Memcached, again…

The High Scalability blog has a good summary of a presentation given by Farhan Mashraqi of Fotolog.

As I have written before, I am really, really, really ambivalent about using memcached to cache data coming out of MySQL.

Fotolog has 51 instances of memcached on 21 servers with 175G in use and 254G available.

I can’t help but wonder how MySQL would perform if given 21 extra servers with all that memory.

They also mention MySQL’s cache, my advice on that is don’t even bother with it, it is worse than useless.

One place where I was interested in their use of memcached is in caching filesystems accessed via NFS. Again I have to ask whether they are solving the wrong issue. It is a bit like saying “my car is slow therefore I will buy a faster car to tow it with, and my slow car will now go faster.” The real solution is to see why your car is slow in the first place, and then trade it in for a faster one if need be.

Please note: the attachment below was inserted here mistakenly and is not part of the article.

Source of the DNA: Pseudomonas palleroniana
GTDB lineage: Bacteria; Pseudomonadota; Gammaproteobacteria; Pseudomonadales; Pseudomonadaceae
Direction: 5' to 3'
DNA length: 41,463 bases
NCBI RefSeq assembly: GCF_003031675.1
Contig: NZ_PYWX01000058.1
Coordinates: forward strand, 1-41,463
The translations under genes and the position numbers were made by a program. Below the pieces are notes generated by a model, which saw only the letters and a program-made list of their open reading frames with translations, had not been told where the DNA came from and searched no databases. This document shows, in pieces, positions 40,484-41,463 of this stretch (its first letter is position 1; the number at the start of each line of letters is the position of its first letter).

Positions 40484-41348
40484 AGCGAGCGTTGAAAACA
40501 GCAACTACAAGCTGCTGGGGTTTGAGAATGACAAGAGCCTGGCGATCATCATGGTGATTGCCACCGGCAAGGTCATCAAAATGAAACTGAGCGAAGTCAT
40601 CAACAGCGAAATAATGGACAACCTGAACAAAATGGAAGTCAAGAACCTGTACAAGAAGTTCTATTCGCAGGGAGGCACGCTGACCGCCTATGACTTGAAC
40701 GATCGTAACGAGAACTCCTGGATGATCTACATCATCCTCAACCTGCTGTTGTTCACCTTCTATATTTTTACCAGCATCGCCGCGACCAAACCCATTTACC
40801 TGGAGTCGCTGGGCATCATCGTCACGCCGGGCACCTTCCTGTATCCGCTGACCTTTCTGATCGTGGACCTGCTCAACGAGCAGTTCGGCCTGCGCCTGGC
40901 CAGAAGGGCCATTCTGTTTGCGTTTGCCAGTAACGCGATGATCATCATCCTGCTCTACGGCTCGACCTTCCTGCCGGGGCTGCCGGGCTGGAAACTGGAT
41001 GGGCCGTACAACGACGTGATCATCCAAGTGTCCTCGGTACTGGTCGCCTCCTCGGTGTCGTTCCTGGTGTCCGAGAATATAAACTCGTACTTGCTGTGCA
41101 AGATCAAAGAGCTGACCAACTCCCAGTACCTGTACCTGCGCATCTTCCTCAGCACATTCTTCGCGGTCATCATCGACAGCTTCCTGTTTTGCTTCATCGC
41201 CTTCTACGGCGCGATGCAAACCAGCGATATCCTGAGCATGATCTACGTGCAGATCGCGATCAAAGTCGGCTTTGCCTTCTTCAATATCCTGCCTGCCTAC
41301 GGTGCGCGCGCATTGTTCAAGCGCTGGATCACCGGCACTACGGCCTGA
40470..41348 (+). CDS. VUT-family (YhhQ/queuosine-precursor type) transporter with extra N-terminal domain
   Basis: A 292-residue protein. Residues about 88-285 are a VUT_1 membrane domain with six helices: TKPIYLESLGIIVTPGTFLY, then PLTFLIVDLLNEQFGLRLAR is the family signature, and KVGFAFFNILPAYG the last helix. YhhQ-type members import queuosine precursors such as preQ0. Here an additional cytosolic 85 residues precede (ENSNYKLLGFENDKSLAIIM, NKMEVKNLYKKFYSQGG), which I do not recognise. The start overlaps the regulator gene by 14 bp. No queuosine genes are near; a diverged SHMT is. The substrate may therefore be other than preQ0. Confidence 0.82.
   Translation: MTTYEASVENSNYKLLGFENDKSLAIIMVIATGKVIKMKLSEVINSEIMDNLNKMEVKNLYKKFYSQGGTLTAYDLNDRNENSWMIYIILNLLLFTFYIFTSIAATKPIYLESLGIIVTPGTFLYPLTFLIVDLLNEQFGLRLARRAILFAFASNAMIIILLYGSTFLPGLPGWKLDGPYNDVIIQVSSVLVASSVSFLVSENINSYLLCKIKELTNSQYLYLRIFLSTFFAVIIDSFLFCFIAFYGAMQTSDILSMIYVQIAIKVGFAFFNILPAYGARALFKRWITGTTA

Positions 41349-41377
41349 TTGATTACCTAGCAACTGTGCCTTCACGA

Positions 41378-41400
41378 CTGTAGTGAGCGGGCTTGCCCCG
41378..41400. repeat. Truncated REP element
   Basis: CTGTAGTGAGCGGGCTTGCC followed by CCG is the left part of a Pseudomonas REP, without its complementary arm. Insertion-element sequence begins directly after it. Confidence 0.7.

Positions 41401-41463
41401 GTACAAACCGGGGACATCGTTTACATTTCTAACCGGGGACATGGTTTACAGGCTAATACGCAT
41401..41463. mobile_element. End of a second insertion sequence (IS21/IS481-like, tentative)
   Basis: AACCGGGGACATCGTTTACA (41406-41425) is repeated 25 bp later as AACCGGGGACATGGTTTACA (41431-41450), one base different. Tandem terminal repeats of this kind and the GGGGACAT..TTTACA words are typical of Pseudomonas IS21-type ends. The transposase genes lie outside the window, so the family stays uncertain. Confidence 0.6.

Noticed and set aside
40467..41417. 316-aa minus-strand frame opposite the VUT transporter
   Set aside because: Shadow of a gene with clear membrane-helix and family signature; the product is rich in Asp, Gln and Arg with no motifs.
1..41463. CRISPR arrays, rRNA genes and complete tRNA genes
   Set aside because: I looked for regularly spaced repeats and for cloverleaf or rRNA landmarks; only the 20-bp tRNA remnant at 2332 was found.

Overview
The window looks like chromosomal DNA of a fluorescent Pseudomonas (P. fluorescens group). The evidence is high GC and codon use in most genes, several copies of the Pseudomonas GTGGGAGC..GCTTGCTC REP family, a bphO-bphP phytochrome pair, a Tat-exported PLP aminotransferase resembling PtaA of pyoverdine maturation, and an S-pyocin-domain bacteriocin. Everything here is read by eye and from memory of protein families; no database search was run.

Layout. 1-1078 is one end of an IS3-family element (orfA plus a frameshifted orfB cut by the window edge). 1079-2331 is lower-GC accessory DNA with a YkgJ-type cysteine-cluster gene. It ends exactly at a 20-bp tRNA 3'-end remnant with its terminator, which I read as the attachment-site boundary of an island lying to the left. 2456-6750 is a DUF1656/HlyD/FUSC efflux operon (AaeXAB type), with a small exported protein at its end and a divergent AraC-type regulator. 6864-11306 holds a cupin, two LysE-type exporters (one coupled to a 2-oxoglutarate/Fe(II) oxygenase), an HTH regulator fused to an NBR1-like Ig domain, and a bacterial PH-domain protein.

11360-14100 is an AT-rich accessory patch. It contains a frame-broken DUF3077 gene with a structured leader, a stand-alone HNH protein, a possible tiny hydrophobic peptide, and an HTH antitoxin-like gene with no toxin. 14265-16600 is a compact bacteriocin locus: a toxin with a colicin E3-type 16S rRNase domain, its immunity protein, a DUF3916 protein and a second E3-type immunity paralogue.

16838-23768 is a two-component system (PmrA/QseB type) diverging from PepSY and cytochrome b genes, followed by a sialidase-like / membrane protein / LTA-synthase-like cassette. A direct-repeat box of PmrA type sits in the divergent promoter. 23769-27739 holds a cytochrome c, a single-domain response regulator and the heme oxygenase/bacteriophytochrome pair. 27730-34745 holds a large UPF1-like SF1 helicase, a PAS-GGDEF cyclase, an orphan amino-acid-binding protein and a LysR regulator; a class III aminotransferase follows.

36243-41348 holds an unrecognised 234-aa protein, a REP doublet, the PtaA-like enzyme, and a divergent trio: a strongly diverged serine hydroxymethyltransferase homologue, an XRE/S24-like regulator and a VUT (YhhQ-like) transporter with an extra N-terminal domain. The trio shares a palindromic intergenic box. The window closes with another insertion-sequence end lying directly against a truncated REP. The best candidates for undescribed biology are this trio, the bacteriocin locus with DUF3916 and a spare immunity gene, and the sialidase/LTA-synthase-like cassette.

Installers ahoy

I am wrapping up work on the installer I started working on over the weekend.

The goal of the installer is to have a single script I can run on a pristine machine (or image), tell it what I wanted installed (crawler, api, indexer, etc…) and boom! five minutes later I have a fully installed, fully configured instance. Or course the best thing to do is to create an instance image which I can run in the cloud, but I need the installer to create the image. The exercise of building the installer is very good at getting a handle on which files, libraries and what-have-yous go with each sub-system. As a side-bar we did not have that at Feedster for the longest time, which was a bad mistake.

By the end of the weekend I decided that the best way to approach this is to assume that I was installing on a pristine machine (say a CentOS installation) and assume nothing, well assume that there is at least a network and a few tools like svn, gcc and make. So everything needs to checked for and, if needed, checked out and installed, right down to things like java and ant. This caused me to look again at the structure of my svn repository and effectuate a reorganization which helped a lot both from a code organization point of view and an install process.